Ms. Nhung Tang

Vietnam golf star aims for Rio

Bangkok, March  24 -- Ask most sportsmen and women what would be his or her ultimate achievement and chances are they’ll say, “To represent my country at the Olympic Games”. It’s a fact: whatever the financial or other benefits from being a high-level sportsperson, competing and winning at the Olympics remains the pinnacle.

So it is with Vietnamese golfer Nhung Tang who aims to represent her country, as fledgling as it is in the game of golf, in Rio de Janeiro in 2016.

It’s a tough task. A maximum of two players can represent each country, unless a player is ranked in the top 15 in the world. Then it comes down to world rankings.

With a maximum of 60 players in the men’s and women’s fields, Vietnam will be relying on either Nhung or Brianna Do, the only other professional Vietnamese player being high enough to be one of the lesser-recognised golf nations to qualify.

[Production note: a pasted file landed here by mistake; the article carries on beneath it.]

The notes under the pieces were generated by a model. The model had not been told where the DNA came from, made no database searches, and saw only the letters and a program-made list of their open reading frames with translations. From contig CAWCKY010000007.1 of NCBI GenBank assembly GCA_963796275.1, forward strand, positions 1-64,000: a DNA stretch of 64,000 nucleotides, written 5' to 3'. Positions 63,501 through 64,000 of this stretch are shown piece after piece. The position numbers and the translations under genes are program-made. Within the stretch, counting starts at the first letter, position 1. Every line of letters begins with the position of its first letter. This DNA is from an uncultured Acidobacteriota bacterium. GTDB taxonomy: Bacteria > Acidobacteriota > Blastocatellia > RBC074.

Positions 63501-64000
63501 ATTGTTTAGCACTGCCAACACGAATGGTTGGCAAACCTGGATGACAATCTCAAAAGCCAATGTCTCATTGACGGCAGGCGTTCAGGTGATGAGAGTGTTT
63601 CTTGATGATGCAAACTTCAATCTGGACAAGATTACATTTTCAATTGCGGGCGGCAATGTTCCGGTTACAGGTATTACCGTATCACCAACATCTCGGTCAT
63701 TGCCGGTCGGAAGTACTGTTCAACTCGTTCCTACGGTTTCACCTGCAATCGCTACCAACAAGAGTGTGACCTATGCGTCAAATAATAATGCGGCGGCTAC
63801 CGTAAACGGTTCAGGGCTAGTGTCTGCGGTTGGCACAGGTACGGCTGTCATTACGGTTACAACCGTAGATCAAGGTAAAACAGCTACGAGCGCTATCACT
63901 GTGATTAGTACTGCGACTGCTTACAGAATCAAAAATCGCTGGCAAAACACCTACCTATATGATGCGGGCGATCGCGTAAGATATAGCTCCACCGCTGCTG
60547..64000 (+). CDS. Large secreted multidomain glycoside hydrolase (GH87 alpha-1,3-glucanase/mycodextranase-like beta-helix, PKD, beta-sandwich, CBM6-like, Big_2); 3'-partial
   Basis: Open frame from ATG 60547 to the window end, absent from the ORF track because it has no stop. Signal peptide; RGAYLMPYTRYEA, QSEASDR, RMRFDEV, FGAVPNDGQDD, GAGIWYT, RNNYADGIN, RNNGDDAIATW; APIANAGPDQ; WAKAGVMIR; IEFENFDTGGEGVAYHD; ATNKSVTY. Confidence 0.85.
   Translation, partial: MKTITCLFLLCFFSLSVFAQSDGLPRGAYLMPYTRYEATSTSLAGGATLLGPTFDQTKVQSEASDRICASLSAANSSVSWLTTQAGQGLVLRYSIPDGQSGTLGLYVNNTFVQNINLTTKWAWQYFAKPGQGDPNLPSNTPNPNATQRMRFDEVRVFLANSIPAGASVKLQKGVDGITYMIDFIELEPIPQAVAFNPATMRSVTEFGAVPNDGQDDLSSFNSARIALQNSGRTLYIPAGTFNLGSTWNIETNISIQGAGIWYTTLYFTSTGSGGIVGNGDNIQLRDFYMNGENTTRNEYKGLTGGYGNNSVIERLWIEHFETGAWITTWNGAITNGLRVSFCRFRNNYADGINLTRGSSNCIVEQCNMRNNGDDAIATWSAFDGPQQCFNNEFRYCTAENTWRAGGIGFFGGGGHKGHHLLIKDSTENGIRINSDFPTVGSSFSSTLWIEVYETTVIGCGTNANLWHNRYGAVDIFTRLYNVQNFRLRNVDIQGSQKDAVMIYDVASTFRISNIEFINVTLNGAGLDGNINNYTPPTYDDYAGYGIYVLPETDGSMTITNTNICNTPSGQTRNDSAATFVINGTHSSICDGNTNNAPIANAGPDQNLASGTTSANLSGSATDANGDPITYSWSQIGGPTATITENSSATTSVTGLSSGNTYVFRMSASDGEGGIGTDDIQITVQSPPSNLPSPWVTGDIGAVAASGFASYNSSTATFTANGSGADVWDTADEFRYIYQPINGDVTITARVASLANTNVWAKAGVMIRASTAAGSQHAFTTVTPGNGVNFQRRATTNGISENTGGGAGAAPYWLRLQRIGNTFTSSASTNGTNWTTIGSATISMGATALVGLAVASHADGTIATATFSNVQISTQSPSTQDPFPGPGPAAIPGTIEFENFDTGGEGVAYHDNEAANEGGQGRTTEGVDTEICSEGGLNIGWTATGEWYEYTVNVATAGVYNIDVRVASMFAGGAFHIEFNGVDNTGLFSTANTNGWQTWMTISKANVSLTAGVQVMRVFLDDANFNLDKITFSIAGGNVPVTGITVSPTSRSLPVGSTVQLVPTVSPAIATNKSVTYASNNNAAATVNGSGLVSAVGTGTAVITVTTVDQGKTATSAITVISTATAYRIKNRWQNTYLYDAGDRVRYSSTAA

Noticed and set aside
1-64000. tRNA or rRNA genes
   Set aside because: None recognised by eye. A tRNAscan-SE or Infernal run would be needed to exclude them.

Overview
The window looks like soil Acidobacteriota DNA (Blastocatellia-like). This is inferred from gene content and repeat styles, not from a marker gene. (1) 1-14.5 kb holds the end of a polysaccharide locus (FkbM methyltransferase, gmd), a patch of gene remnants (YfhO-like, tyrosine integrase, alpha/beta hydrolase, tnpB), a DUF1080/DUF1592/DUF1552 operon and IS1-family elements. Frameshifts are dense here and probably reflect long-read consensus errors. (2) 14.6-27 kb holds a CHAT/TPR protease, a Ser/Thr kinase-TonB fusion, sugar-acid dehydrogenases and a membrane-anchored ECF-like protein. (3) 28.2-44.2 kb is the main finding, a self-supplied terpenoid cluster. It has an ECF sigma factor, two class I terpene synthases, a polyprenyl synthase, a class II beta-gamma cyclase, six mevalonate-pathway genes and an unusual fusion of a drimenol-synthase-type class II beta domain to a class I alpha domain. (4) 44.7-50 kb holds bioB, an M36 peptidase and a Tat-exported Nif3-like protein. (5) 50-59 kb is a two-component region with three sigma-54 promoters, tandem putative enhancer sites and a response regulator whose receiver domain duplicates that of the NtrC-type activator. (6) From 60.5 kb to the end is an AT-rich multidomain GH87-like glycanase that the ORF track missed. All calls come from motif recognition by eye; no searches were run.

Whether or not Vietnam’s red star makes it to Rio, Nhung has other ambitions in golf. One is to help development of the game in her homeland.

“I would like to help junior golf in some way,” she says. “I’d really like to see more juniors playing the game, so they have a chance to become a pro and play at the highest level.”

Nhung knows what it takes. She didn’t play golf until she moved to Thailand, aged 22, in 2002. She worked at a driving range in inner Bangkok, started hitting balls and found she had a previously unknown talent.

She won the Vietnam amateur title and a gold medal at the country’s national games and turned pro in 2007. Her star really began to rise when she won two tournaments on the US Cactus Tour that features female professional events in Arizona, Texas and California. Four years living next to one of the best courses in Perth, Western Australia helped refine her game.

Nowadays, she plays in Asia, mostly on the Thailand LPGA Tour, where she is resuming playing in February after a break from a shoulder injury.

Nhung, whose clothing sponsor is the Thai apparel manufacturer, D’ablo Sportswear, says her tour idol is South Korea’s Si Re Pak, winner of 25 LPGA tournaments including five majors.

“She is still playing so well even though she is 36,” says Nhung, who is 33. “She is always so calm and always gets the job done so efficiently. There’s a lot that younger players, and myself, can learn from watching her.”



Paul Myers